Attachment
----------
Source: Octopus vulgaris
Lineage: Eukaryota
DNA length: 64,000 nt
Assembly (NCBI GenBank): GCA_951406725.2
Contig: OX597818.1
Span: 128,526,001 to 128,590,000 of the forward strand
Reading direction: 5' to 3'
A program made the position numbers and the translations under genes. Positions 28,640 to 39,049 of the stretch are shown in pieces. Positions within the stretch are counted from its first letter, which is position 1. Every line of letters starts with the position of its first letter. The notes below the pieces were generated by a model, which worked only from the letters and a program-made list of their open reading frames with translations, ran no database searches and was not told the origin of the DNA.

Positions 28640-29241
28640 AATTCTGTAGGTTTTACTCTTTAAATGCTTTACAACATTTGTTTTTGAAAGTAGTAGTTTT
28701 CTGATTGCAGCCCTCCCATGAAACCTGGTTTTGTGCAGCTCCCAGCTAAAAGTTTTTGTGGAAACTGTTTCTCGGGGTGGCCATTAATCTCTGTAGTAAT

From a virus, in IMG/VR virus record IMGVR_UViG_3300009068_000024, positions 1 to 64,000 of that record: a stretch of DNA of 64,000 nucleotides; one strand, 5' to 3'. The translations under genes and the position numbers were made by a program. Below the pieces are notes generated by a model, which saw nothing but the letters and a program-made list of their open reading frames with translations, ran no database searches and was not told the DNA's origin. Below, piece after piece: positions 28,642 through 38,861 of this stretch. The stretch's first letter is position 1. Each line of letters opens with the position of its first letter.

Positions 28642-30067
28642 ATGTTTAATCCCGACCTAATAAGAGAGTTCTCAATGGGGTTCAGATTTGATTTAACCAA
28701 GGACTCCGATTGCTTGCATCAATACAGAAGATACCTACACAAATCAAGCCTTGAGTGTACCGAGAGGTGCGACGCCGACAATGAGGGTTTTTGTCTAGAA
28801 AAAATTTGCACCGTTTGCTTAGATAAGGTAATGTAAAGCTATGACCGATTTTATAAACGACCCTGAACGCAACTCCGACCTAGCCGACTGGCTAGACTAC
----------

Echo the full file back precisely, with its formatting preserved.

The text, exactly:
Source: Octopus vulgaris
Lineage: Eukaryota
DNA length: 64,000 nt
Assembly (NCBI GenBank): GCA_951406725.2
Contig: OX597818.1
Span: 128,526,001 to 128,590,000 of the forward strand
Reading direction: 5' to 3'
A program made the position numbers and the translations under genes. Positions 28,640 to 39,049 of the stretch are shown in pieces. Positions within the stretch are counted from its first letter, which is position 1. Every line of letters starts with the position of its first letter. The notes below the pieces were generated by a model, which worked only from the letters and a program-made list of their open reading frames with translations, ran no database searches and was not told the origin of the DNA.

Positions 28640-29241
28640 AATTCTGTAGGTTTTACTCTTTAAATGCTTTACAACATTTGTTTTTGAAAGTAGTAGTTTT
28701 CTGATTGCAGCCCTCCCATGAAACCTGGTTTTGTGCAGCTCCCAGCTAAAAGTTTTTGTGGAAACTGTTTCTCGGGGTGGCCATTAATCTCTGTAGTAAT

From a virus, in IMG/VR virus record IMGVR_UViG_3300009068_000024, positions 1 to 64,000 of that record: a stretch of DNA of 64,000 nucleotides; one strand, 5' to 3'. The translations under genes and the position numbers were made by a program. Below the pieces are notes generated by a model, which saw nothing but the letters and a program-made list of their open reading frames with translations, ran no database searches and was not told the DNA's origin. Below, piece after piece: positions 28,642 through 38,861 of this stretch. The stretch's first letter is position 1. Each line of letters opens with the position of its first letter.

Positions 28642-30067
28642 ATGTTTAATCCCGACCTAATAAGAGAGTTCTCAATGGGGTTCAGATTTGATTTAACCAA
28701 GGACTCCGATTGCTTGCATCAATACAGAAGATACCTACACAAATCAAGCCTTGAGTGTACCGAGAGGTGCGACGCCGACAATGAGGGTTTTTGTCTAGAA
28801 AAAATTTGCACCGTTTGCTTAGATAAGGTAATGTAAAGCTATGACCGATTTTATAAACGACCCTGAACGCAACTCCGACCTAGCCGACTGGCTAGACTAC